But if we’re using advanced ai driven machine learning 3d printing processes like the Stargate and Relativity Space, then we can just analyze what went wrong, pivot on the fly, and instantly try again.
How 3D printing helps space exploration?
And we don’t even necessarily need to 3d print a Mars colony or a moon base using metal like they do with the rocket. Instead, we could probably use a lighter weight plastic material, or there are even ideas to use regolith as a printable building material.
So the surface layer of dust and rock on the moon and Mars is called regolith. We know what regolith on the moon is composed of from sample return missions, and we have a pretty good idea what makes up the surface of Mars.
We will know for sure in a few years when the first samples being collected right now are returned to the Earth. Still, we’re pretty sure that we can actually transform the dust and rock on Mars into a kind of pliable concrete by combining it with a biopolymer.
This could come from a plant-based plastic that could be grown and produced on Mars, Or there has even been some talk of using human bodily fluids and urine to create the necessary product, which sounds wacky.
Again, I don’t know. But, again, this is what the very smart people are saying that we need a biological additive to make the concrete material harden, so we’ve just got to trust them on that one.
What will feature additive manufacturing in space?
Anyway, the point being that with this additive manufacturing technology established on a place like Mars or the Moon, we don’t have all of the answers. So on day one, we get the luxury of being able to iterate through trial and error in the real world situation. And obviously, we don’t want to be making errors while there are human beings up there.
So we get the added bonus of an automated process we don’t need to retool, we just push a new software update to the machine and this is also simplified that just a few automated robots that we deploy to Mars maybe a handful of those Teslabot Androids that Elon Musk is working on.
We can build and test and establish an entire colony before any long-term human residents of Mars begin to arrive.
And simplifying the manufacturing process like this opens up so many opportunities for what we can deploy in space.
Imagine a 3d printing machine in orbit around the Earth
All of the things that we could build up there without having to worry about gravity or being limited by what we can fit inside a rocket’s cargo fairing.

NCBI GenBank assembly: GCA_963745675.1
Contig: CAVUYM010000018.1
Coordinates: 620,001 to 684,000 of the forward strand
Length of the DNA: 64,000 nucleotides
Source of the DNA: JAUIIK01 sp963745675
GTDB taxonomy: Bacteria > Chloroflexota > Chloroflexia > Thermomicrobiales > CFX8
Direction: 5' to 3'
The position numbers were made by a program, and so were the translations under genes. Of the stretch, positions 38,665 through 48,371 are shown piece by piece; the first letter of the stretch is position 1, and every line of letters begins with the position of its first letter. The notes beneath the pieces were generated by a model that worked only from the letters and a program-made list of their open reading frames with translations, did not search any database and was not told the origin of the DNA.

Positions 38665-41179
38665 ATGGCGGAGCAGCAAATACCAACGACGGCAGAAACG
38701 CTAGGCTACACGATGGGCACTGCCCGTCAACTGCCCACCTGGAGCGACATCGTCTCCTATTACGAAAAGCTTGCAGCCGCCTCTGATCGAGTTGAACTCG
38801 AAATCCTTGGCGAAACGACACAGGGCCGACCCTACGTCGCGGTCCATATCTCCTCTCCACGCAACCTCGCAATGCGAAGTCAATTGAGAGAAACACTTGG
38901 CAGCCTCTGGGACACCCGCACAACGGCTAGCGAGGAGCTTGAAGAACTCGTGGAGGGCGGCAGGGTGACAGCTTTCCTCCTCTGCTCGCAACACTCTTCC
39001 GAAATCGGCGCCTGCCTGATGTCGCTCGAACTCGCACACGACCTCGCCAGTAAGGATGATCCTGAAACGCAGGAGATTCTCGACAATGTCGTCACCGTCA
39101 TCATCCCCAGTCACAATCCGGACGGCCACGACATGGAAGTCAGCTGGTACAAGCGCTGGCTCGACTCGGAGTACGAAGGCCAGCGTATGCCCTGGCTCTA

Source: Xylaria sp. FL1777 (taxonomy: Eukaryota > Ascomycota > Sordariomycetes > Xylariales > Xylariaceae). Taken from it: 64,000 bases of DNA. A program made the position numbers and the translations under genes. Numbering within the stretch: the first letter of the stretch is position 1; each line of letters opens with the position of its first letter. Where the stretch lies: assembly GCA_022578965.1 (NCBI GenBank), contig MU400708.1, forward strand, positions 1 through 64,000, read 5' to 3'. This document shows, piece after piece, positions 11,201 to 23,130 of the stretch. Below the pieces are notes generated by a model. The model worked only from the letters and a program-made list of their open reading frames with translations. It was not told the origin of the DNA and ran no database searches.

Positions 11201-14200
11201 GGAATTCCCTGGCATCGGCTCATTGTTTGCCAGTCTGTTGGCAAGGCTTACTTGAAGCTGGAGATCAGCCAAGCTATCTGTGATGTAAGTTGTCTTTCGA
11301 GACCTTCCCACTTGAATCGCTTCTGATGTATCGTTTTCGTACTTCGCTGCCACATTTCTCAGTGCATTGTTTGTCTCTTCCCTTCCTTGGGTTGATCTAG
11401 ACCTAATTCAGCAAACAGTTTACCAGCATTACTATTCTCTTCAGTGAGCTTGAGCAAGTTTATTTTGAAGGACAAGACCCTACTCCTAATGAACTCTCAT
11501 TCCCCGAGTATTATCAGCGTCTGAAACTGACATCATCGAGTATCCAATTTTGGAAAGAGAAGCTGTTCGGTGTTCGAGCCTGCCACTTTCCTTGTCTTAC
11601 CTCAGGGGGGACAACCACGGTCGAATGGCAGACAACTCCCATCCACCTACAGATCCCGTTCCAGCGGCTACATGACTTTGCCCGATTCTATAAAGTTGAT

You probably know about the James Webb Space Telescope and how it had to be folded up so tightly to fit inside the rocket, and then how it had to unfold itself out again in deep space.
We probably can’t 3d print a giant telescope like that, but we definitely can print much less complex, but equally gigantic or even more gigantic things in space.
For instance, a space station that’s just constantly printing new modules and components and expanding and iterating and improving.
Or 3d printing an entire interstellar spaceship that could set off from orbit on its way to the far reaches of Jupiter or Saturn.
The possibilities here are basically endless, and that’s what makes this one of the most fun technologies to think about. So let us know what you can dream up to 3d print in outer space: A ship, a colony, an orbital station.
What exactly is China’s space program? Is it really worth investing in? What does it mean for the future of space exploration?
China has been developing its space program since the 1970s and is currently the third-largest economy in the world. In recent years, they’ve become the leading nation in terms of both scientific research and technological innovation.
China’s space program is growing at a rapid pace. They’re building rockets that can launch satellites into orbit and even land them on the moon. This is a huge step forward for their country and a big deal for the rest of the world.
China’s Space Rockets
Did China launch a new rocket? China launched its first satellite into orbit on 21 June with a Kuaizhou-1A rocket using a transport launch vehicle. The satellite is in orbit 278 kilometers above the Earth.